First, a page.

Young Bucks: Killing the Business from Backyards to the Big Leagues by Matt Jackson & Nick Jackson

April 1, 2021

This will reinforce everything you already thought about the Young Bucks.

Perhaps inevitably, for older readers this will bring to mind the WWE Hardy Boys book with its similar tale of two brothers moving up from backyarding and enhancement roles to a high-profile career.

The main structural difference (aside from the lack of a ghostwriter) is that the Hardys Book was almost in an oral history style, with individual paragraphs cited as either Matt or Jeff speaking. Here Matt and Nick write lengthy alternating chapters in the first person and, with the pair having similar writing voices, I was often left checking back to remember who was telling the story at a particular moment.

For fans of the Bucks, this will be a fun experience reliving an uplifting tale of two guys who took chances and made their own career by treating themselves as a merchandise business while breaking many of the unwritten rules of wrestling.

The most divisive element of the book will depend very much on your perspective of confidence: while only the harshest critics will interpret this account as being arrogant, there’s certainly no false modesty on display.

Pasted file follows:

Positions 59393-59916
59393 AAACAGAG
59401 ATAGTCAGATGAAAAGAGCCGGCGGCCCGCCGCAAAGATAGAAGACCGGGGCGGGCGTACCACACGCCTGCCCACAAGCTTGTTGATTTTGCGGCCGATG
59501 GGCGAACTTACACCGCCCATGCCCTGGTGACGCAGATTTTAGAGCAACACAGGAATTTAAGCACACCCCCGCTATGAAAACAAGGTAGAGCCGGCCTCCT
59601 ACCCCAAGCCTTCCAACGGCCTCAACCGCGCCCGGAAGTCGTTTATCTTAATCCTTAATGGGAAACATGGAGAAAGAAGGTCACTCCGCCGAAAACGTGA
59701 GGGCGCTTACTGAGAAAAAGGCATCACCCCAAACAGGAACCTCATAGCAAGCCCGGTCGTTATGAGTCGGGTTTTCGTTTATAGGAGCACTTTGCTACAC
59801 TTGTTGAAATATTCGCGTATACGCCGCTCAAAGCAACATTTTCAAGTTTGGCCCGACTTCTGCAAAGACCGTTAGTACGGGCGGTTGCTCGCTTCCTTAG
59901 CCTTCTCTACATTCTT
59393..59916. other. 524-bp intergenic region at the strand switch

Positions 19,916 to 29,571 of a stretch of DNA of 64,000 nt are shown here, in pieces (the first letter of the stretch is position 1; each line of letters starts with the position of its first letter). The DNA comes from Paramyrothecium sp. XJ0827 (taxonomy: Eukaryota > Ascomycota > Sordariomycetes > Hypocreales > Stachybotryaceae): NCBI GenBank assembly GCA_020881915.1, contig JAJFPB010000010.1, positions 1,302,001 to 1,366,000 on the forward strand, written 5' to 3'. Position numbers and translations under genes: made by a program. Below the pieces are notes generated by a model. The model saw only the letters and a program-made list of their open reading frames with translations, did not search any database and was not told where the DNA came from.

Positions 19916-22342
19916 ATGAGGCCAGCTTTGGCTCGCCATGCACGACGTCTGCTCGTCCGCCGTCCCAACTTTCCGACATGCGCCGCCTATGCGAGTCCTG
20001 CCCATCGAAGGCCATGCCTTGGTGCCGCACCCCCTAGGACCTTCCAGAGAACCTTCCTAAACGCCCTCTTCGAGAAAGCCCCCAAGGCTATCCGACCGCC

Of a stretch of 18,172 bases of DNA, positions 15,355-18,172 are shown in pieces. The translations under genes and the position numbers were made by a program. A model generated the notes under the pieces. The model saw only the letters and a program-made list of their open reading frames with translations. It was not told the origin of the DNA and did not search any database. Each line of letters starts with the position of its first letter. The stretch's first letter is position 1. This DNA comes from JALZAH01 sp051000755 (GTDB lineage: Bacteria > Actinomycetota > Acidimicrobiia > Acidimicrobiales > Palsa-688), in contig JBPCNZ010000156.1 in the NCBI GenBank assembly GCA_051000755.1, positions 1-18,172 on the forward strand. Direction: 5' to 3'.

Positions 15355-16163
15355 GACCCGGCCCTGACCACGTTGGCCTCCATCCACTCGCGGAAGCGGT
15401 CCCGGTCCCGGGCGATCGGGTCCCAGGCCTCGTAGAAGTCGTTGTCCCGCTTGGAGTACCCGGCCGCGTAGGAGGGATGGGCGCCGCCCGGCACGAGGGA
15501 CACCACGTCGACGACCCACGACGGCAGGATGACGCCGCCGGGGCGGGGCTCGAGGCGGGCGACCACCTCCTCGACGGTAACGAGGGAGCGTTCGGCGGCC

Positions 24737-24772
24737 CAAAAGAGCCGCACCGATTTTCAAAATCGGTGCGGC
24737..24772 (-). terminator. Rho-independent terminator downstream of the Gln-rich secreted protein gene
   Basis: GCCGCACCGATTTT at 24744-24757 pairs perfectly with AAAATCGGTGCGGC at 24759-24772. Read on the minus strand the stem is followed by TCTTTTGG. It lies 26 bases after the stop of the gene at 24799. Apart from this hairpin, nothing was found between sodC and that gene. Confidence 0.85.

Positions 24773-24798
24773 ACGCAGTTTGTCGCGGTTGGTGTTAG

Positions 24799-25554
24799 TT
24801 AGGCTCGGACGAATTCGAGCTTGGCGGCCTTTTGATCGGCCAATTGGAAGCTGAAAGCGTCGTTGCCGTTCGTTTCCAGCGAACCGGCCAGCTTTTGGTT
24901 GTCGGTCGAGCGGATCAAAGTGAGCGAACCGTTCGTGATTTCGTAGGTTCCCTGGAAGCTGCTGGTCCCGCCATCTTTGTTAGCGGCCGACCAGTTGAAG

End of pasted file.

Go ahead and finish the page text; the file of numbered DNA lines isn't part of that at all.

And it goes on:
The book is certainly an enjoyable read, but it’s biggest drawback is that so much of the Bucks’ career took place in an era when events both in the ring and behind the curtain were recorded and shared in real time. Those who’ve only discovered the Bucks through AEW may have a different experience, but for me there wasn’t much in the way of revelations here. While the later sections of the book do detail the Bucks’ thinking when it came to building their brand on the independent scene, the insights aren’t really surprising.

That the story is already well-established is hardly a major criticism however, and this will certainly be a pleasurable recap for all but the harshest critics of the pair.

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